“Precious for me is the worst form of luxury,” Alexander Werz says. “Luxury is something you need to live with, something you need to use—every day.” Certainly, he’s one to know. A longtime veteran of the fashion industry, Werz has, for the past decade, directed the international expansion of Karla Otto—a leading public relations and branding firm with crème-de-la-crème clients that include Chloé, YSL, Calvin Klein, Marni, and Oscar de la Renta.
It’s a career that has brought him around the world and back many, many times over. “I have been a restless bird,” notes Werz, who was just named Karla Otto’s co-chief executive officer this past winter. “I usually never stay more than three days in one place.”
However, when the pandemic halted his peripatetic ways, Werz found himself staying put. It turned out to be a happy, productive pause—an opportunity to hit reset and enjoy his new Milan apartment, a plant-filled oasis in a modernist building off the Piazza della Repubblica. It was work that led him there. “When I joined Karla Otto, I started to come even more to Milan,” recalls Werz, who, at the time, lived primarily between Paris and London. “It became my dream to live here. I love Italy—the architecture, the colors, the food. Nowhere is the art de vivre more inspiring.”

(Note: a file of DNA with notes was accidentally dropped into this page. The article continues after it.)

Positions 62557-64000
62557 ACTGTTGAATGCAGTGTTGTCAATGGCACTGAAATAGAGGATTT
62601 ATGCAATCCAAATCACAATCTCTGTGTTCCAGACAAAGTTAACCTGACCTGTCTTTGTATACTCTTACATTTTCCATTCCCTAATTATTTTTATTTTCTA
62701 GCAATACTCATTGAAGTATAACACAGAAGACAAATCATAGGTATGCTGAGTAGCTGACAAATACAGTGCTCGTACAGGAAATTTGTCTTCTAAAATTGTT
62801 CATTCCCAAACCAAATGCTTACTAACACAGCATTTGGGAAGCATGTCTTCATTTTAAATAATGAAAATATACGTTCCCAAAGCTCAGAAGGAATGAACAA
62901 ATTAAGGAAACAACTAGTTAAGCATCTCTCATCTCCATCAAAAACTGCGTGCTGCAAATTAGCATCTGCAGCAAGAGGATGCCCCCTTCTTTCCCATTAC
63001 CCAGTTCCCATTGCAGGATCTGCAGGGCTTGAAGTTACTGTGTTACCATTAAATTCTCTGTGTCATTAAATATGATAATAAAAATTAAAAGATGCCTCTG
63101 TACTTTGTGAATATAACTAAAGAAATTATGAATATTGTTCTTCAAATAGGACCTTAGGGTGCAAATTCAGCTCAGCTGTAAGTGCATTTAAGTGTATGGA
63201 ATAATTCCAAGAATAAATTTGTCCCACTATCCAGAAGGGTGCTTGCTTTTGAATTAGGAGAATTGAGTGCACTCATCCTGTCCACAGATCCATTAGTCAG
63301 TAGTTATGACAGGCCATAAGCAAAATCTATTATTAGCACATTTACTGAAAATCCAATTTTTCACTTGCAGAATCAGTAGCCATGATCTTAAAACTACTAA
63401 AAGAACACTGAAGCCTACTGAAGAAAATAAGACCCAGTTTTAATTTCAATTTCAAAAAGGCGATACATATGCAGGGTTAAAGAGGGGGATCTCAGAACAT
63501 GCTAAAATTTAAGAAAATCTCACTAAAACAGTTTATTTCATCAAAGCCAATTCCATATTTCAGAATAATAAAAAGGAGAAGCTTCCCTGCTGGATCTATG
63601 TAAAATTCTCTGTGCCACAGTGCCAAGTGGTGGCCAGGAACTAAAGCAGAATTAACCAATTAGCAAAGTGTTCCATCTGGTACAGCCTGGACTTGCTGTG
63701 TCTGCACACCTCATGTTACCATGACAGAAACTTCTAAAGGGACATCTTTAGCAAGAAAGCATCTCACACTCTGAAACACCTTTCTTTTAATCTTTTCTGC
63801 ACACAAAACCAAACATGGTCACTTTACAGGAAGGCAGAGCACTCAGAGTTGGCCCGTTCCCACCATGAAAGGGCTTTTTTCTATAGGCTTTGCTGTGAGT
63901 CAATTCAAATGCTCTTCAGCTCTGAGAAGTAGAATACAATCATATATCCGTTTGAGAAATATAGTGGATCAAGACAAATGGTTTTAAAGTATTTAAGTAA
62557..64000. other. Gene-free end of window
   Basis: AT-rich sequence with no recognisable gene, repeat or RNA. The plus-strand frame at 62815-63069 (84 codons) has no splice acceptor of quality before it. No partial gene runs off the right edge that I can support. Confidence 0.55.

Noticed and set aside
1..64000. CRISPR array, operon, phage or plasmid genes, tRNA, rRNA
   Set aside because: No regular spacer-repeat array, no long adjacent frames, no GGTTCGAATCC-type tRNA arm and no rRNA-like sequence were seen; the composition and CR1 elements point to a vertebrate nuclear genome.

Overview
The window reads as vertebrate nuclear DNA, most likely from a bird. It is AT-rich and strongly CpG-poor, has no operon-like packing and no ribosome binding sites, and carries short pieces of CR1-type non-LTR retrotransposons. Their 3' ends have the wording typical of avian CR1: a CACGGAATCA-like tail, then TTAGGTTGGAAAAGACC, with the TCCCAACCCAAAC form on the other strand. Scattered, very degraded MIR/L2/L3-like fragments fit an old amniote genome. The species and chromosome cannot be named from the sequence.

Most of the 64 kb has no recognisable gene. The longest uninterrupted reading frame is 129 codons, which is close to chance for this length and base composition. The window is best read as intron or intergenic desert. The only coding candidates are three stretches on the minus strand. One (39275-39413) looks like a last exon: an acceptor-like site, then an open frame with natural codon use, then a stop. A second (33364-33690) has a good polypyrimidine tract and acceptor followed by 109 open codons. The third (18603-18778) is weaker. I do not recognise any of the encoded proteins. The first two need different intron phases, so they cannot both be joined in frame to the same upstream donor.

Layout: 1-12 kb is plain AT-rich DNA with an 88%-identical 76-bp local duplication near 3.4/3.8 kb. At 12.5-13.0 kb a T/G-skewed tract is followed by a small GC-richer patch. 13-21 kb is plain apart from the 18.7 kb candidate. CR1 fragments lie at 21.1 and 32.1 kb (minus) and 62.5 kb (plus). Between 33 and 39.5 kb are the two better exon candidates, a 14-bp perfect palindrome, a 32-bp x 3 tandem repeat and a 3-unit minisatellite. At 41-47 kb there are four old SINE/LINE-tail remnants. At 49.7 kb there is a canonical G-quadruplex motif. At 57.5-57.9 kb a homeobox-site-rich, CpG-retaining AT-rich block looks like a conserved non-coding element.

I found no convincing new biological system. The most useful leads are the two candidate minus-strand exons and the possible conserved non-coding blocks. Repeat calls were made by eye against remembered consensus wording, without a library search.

His wish list included great bones—1950s or ’60s, to be exact—with great light and great floors. (“Here in Milan, you are obsessed with marble, terrazzo, wood.”) And it needed to be comfortable but not vast. “I live alone,” he notes. “It’s good to live alone but not good in a too big apartment.” After visiting several listings, among them buildings by Gio Ponti, he experienced what he describes as a mamma mia moment. Ushered through a Lucio Fontana–designed lobby and up the elevator, Werz arrived on the seventh floor to find a sun-dappled apartment that had previously been transformed by Milanese maestro Renzo Mongiardino. Just like that, he says, “I fell in love.”
Working with local architect Giorgia Longoni, a repeat Karla Otto collaborator, Werz set about refreshing the interiors—preserving Mongiardino’s cheerful pilasters, arches, and alcoves but updating the systems and cladding the walls in new moss-colored silk. “Green is very Italian,” he notes. “Everyone looks great in green.” The abundant planters and greenery reveal the hand of Derek Castiglioni, the celebrated Milanese landscape designer, while the eclectic furnishings reveal Werz’s own style evolution. —Sam Cochran